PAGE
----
Comfort Measures in Labor: Kissing
John and Jane sitting in a tree,
First comes love,
Then comes marriage,
Then comes John pushing a baby carriage.
We all have heard the children’s rhyme that was a way of teasing a couple who liked each other but there may be more truth to the rhyme than we ever realized.
Movies and TV give viewers a very distorted view of what labor is really like. They show a woman screaming at her husband, threatening him within an inch of his life should he ever attempt to touch her again.
If this is the only idea you ever have of labor, the idea of kissing may sound more like torture than a way to bring comfort and pain management to the mother in labor. However, the reality is that many women have found smooching in labor to be one of the most powerful tools to use in labor.
How does kissing affect a woman in labor?How does kissing affect a woman in labor? Click To Tweet
Kissing boosts oxytocin production. Oxytocin is the main hormone in keeping contractions going and making them more effective. This will speed up labor, as well.
Oxytocin is also the main hormone in bonding. Increasing oxytocin will not only help parents bond with their new baby but will help them strengthen the bond between each other. Parenting is stressful so doing everything you can to strengthen the marriage bond, is a good idea.
Kissing also increases endorphins which are the body’s natural pain relievers. Endorphins also keep the production of oxytocin at a high.
Serotonin, Phenylethylamine, and dopamine are all increased with kissing. These hormones keep you happy and content. They act as the body’s tranquilizers or sedatives. They keep mom calm and relaxed so she can focus on her baby.
2. Lowers stress and anxiety
Cortisol is a hormone that increases stress and anxiety. When a laboring mother becomes stressed and/or anxious, her oxytocin plummets and labor slows or occasionally stops altogether. It is very important to keep a mother calm and relaxed in labor so get to kissing.
3. Increases blood flow
In a CNN article, Valerie Reiss quoted Andréa Demirjian, author of “Kissing: Everything You Ever Wanted to Know about One of Life’s Sweetest Pleasures,” saying, ”Kissing passionately gets your heartbeat revved in a healthy way that helps lower your blood pressure…It dilates your blood vessels—blood is flowing in a good, solid fashion and getting to all your vital organs.”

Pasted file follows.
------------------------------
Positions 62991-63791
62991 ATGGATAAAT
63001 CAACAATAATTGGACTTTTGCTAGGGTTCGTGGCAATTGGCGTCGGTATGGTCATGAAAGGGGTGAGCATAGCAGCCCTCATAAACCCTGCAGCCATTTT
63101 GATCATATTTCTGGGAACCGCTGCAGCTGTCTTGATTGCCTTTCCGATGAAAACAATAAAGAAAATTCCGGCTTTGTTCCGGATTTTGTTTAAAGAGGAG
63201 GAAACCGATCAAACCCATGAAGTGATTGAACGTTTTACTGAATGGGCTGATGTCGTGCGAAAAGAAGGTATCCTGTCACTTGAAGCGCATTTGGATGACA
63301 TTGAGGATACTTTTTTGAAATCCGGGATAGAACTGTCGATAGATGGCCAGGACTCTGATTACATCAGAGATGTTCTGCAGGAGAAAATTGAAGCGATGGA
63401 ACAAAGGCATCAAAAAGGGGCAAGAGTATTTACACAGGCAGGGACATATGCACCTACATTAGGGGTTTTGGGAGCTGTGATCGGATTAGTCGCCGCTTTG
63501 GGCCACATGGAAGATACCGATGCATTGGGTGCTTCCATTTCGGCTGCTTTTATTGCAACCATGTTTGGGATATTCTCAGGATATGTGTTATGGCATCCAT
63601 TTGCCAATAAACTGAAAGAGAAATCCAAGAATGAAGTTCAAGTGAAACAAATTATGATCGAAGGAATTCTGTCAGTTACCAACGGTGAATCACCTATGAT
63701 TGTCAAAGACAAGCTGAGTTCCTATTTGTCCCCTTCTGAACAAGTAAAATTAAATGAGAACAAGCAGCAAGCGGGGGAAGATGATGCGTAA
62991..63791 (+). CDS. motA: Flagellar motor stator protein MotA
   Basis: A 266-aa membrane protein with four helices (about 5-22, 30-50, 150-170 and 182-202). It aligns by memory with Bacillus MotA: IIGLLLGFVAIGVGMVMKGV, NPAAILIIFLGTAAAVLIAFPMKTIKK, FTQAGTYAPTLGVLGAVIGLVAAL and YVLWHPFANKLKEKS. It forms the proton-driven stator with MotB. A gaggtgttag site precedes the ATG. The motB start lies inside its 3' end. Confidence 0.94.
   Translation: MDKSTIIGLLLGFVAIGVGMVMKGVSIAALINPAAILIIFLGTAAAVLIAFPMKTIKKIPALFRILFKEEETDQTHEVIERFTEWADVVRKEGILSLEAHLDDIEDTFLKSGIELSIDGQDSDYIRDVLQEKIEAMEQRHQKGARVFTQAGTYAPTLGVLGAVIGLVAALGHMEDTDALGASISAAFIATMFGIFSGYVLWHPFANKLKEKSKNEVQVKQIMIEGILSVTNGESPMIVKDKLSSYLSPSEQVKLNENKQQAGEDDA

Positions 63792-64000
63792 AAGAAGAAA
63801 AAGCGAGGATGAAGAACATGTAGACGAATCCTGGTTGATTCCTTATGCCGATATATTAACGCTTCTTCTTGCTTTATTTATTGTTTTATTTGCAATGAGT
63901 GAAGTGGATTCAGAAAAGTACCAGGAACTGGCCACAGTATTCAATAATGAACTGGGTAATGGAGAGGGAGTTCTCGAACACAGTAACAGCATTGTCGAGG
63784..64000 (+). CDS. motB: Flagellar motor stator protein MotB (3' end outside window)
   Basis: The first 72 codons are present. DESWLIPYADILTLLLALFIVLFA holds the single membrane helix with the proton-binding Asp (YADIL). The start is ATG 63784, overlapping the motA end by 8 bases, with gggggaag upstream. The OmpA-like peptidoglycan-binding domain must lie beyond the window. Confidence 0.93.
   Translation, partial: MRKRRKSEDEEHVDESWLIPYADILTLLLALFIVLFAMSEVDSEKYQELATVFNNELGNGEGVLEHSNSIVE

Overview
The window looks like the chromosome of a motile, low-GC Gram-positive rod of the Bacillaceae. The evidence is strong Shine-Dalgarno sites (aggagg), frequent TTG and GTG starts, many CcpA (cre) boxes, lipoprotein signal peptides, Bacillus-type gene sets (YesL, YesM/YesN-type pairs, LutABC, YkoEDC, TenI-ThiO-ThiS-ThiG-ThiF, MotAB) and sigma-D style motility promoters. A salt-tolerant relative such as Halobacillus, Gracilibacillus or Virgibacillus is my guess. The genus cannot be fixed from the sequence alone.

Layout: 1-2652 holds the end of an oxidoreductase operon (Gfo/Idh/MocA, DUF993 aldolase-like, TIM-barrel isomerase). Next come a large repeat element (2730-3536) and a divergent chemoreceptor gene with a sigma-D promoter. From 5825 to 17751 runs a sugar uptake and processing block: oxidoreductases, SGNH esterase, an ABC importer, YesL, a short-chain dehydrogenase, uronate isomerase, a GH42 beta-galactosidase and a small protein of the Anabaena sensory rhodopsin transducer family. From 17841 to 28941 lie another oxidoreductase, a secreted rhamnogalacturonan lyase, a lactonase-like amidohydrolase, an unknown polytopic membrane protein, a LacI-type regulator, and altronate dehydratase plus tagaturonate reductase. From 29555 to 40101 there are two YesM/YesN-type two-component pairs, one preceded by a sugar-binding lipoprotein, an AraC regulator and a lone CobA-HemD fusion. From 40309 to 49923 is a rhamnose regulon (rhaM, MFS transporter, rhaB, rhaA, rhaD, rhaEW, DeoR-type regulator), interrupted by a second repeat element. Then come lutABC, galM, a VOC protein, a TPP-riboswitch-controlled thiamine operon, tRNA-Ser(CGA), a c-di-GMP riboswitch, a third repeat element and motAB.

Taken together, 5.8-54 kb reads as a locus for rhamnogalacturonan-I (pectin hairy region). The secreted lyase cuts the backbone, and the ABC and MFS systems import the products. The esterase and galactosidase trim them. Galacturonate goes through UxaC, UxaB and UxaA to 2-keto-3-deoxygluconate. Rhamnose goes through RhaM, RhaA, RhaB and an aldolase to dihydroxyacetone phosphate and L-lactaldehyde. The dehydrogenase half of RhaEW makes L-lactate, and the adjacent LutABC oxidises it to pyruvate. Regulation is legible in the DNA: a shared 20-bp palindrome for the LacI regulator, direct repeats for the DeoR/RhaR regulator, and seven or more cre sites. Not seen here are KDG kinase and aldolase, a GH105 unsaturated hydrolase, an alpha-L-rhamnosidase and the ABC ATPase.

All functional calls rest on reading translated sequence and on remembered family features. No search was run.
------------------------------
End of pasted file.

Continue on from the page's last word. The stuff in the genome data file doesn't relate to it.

An increase in blood flow encourages the muscles and tissues to be more pliable, which leads to a reduction in pain and increased stamina when muscles become tired. It also assures that baby is well-oxygenated.
How to use kissing in labor?How to use kissing in labor? Click To Tweet
Ina May Gaskin, midwife, said, “Early in my midwifery career, I observed another fascinating relationship pertaining to the Law of the Sphincter. I noticed a strong connection between the sphincters of the mouth/throat and those of the cervix and yoni. A relaxed mouth means a more elastic cervix. Women whose mouths and throats are open and relaxed during labor and birth rarely need stitches after childbirth.”
Kissing is a great form of distraction and relaxation for a laboring mother. It is also way of keeping your mouth sphincter loose and open which translates to a relaxed, loose, and open cervix.
Try kissing during a contraction or in between or anytime you feel like you need to remember to relax, be distracted, or connect with your husband.
Kissing is an excellent way to bond with your husband and to get the hormones flowing that support labor. Even if a mother has a medicated birth or a c-section, kissing can help increase the hormones to reduce stress and encourage bonding.
Keeping yourself calm, relaxed, and confident in labor is the best way to help a mother in labor. Kissing can assist in reaching this goal. So when you start feeling a contraction come or when you start feeling relaxation leaving your body, pucker up and grab your husband.
If you are in the Denton, TX area and are interested in hiring a doula for your birth experience, contact me today to schedule a free consultation. If you are interested in learning about more comfort measures in labor, check out my Comfort Measures page.